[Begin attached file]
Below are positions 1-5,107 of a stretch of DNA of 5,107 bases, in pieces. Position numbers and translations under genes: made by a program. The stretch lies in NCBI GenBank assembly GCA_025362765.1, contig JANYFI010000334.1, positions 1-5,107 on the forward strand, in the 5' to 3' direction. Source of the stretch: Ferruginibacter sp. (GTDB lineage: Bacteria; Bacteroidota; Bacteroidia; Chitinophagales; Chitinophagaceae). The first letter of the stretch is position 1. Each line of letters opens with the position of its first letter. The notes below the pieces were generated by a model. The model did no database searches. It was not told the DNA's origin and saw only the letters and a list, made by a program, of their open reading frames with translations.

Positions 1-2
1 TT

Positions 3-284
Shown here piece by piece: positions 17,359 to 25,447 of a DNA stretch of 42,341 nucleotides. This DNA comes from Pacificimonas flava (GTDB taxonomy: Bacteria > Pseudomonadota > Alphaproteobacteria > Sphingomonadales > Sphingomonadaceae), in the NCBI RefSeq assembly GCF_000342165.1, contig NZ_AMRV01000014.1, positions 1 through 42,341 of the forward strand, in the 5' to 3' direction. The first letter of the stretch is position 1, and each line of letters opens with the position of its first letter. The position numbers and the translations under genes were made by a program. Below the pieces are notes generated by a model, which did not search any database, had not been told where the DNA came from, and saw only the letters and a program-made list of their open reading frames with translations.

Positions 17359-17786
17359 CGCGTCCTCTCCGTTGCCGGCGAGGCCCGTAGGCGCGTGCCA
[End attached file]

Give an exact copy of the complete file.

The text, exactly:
Below are positions 1-5,107 of a stretch of DNA of 5,107 bases, in pieces. Position numbers and translations under genes: made by a program. The stretch lies in NCBI GenBank assembly GCA_025362765.1, contig JANYFI010000334.1, positions 1-5,107 on the forward strand, in the 5' to 3' direction. Source of the stretch: Ferruginibacter sp. (GTDB lineage: Bacteria; Bacteroidota; Bacteroidia; Chitinophagales; Chitinophagaceae). The first letter of the stretch is position 1. Each line of letters opens with the position of its first letter. The notes below the pieces were generated by a model. The model did no database searches. It was not told the DNA's origin and saw only the letters and a list, made by a program, of their open reading frames with translations.

Positions 1-2
1 TT

Positions 3-284
Shown here piece by piece: positions 17,359 to 25,447 of a DNA stretch of 42,341 nucleotides. This DNA comes from Pacificimonas flava (GTDB taxonomy: Bacteria > Pseudomonadota > Alphaproteobacteria > Sphingomonadales > Sphingomonadaceae), in the NCBI RefSeq assembly GCF_000342165.1, contig NZ_AMRV01000014.1, positions 1 through 42,341 of the forward strand, in the 5' to 3' direction. The first letter of the stretch is position 1, and each line of letters opens with the position of its first letter. The position numbers and the translations under genes were made by a program. Below the pieces are notes generated by a model, which did not search any database, had not been told where the DNA came from, and saw only the letters and a program-made list of their open reading frames with translations.

Positions 17359-17786
17359 CGCGTCCTCTCCGTTGCCGGCGAGGCCCGTAGGCGCGTGCCA